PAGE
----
The keyboard is full-size and backlit. The keys are "scissor-based" and the macro hub uses a rubber dome design. GIGABYTE claims the switches offer better key traveling and feedback. GIGABYTE includes software for programming the Macro keys.
Physical Overview Continued
The WASD keys are boxed to indicate they are meant for gaming. The keys are soft to the touch, but they are not rubberized, so they should last a little longer and not show too much wear. The trackpad has a smooth surface for moving the mouse and a dimpled surface at the bottom for clicking. I found it to be very accurate, and TP-rejection was quite good and didn't need to be tweaked for typing.
The power button in the center is surrounded on either side by speakers, and these speakers work with those at the front of the notebook. The special functions are not enabled by default. Instead, you must press "Fn" to raise or lower volume using the "F8/F9" keys.
The ODD can be removed by shifting over the lock button to unlock and pulling the drive out. Changing out the DDR4 SO-DIMMs is also quite simple; you just unscrew a single screw, and the cover comes off easily granting you access to the SO-DIMMs.
To add in a second M.2 drive, you must remove the rear panel of the notebook, which is done by unscrewing about a dozen of the screws on the back.
There are two blower fans, and the heat pipes are spread over the CPU and iGPU cores, so that if one is being used more than the other, both fans can contribute to cooling performance. Adding in a second M.2 drive is as easy as it is on a desktop PC. All you need to do is remove the screw, pop in the drive, and then screw it down. There is a thermal pad on the battery and the M.2 drive so that heat can be transferred more easily to the case.
Software and BIOS
GIGABYTE's Smart Manager is their hardware controller, allowing you to change settings that Windows might not offer. In this case, users can tweak fan speed, switch storage modes, and even reduce the amount of blue light. Smart Dashboard offers real-time monitoring of hardware health and temperatures.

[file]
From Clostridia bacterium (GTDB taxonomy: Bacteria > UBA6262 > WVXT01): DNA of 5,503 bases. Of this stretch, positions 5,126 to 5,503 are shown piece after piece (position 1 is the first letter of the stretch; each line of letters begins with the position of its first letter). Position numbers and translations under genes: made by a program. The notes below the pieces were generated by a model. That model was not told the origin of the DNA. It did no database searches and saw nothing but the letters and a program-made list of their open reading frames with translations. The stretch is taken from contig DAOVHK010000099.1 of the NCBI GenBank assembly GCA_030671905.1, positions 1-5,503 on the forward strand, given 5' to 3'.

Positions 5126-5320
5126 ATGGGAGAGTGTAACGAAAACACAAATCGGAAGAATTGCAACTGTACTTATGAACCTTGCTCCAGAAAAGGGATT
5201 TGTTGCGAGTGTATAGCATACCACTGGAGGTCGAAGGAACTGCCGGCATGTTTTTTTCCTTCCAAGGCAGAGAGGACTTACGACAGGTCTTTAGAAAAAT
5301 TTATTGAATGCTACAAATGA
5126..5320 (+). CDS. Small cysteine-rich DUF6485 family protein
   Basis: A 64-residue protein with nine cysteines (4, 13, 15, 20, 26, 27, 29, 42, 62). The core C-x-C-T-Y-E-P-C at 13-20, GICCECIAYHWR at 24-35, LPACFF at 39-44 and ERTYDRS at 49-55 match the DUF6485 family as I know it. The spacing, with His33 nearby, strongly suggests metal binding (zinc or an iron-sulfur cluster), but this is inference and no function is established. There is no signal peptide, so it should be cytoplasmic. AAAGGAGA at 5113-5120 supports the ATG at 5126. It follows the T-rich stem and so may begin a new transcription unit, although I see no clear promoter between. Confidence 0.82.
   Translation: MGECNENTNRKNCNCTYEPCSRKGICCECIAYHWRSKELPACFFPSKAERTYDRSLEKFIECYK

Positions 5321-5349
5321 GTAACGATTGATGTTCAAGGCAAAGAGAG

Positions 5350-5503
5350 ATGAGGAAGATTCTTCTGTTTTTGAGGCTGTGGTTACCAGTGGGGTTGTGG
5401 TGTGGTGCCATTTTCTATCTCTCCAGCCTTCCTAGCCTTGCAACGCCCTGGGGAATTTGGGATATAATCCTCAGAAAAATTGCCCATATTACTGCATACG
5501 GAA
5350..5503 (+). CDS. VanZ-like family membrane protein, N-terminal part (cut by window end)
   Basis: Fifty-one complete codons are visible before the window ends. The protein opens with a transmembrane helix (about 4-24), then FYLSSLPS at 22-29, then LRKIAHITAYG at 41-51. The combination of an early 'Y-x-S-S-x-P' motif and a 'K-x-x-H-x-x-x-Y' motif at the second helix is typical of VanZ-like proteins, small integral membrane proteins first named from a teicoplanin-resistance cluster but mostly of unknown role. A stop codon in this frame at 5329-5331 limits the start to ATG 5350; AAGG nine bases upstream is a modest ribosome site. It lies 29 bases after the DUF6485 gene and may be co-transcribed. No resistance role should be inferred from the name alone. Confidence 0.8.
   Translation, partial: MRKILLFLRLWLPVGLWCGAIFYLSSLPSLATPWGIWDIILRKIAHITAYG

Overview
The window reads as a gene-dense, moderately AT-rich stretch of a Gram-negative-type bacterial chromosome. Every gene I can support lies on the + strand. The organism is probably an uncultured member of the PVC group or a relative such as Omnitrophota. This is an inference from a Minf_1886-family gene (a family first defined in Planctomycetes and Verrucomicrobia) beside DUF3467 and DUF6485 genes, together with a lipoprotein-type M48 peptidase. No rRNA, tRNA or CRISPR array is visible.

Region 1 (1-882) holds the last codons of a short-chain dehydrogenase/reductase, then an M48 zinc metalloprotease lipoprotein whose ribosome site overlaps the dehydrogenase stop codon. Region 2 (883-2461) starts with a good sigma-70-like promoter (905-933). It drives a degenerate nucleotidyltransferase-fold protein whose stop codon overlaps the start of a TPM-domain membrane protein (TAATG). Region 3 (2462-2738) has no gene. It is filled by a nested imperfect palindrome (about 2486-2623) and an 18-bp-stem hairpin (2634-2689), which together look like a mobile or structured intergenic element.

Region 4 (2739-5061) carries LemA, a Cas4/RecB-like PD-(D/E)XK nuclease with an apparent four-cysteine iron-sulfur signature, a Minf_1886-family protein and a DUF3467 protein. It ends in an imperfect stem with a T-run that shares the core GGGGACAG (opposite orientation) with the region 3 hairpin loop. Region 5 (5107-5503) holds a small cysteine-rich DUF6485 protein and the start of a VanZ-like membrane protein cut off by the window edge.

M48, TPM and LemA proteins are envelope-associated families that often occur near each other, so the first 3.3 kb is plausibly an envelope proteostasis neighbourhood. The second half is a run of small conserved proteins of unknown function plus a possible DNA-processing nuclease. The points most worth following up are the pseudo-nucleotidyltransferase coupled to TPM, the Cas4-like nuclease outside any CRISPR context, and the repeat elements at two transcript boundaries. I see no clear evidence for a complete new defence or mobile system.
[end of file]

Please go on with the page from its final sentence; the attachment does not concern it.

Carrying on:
GIGABYTE also has a special program for programming the Macro keys.
Audio programs are mixed between Realtek's HD audio manager and Dolby's audio suite, which allows for some great effects. There is also a LAN Optimizer that allows you to change network bandwidth priority for games or other applications.
Elan's Smart Pad allows you customize touch pad operation. GIGABYTE also has a Smart Update program that will check current driver version and offer official driver and beta driver versions. The Smart Update program works, but I had to update each driver individually as I couldn't find the batch update button.
The BIOS is nothing special. You have basic control over most settings that a consumer might need, such as boot order and OS type. There are two presets that will reset BIOS settings for Windows 7 or Windows 8.1/10 boot operation for users who might have screwed up boot settings by messing around in the BIOS.
System Performance Benchmarks
CPU, Memory, and System Benchmarks
For the time being, I have combined the scores of notebooks and SFF (Small Form Factor) PCs since I do not have that many notebook data points and both types of systems tend to use the same mobile processors and configurations.
AIDA64 AES and HASH
Handbrake 4K and 720P Transcoding
The i7 6700HQ is one of the fastest mobile CPUs I have tested. Its configuration even beats out the 6770HQ in many benchmarks such as CINEBENCH and wPrime. It doesn't win in AES and Hash tests, which are quite consistent no matter the power budget, the difference probably comes from the differences in allotted TDP for the cores (rather than iGP) and temperature restrictions. The AIDA64 memory benchmark reveals solid memory performance.
Overall CPU and memory performance is excellent.
Gaming Performance Benchmarks
UNIGINE Heaven 4.0
AIDA64 GPU Memory
Ashes of Singularity
Final Fantasy XIV
The discrete GTX 980M is very powerful, much more powerful than any integrated solution. Looking at the FPS in the gaming tests, it is even powerful enough to play some newer titles at 4K UHD resolution and produce roughly 30 FPS, which is no easy task. Of course, compared to other GTX 980M offerings, this configuration uses 8GB of GDDR5 while others only use 4GB.
The extra VRAM probably helps with 4K gaming, and since the notebook has a 4K monitor, I am sure people will be happy to see they can play at that resolution and not be restricted by VRAM.
System IO and Battery Performance
System IO Benchmarks
Internal Storage Read Test:
Internal Storage Write Test:
ixChariot Network Throughput:
The P37X v5 uses a 256GB Samsung NVMe M.2 SSD, more specifically the Samsung MZVPV256HDGL. It's the same SSD used in the other notebook on the list and is very common in high-performance notebooks because of its speed. Hard drive speeds are also where they should be. Network performance is quite good as well.
Since the unit has a discrete GTX 980M and a 4K display, I didn't expect the battery to last long at all. The 75.81Wh battery is huge, and it allows you to game straight for many hours. It lasted more than six hours when I ran the benchmark suite, which is much better than I expected considering the heavy loads it encountered.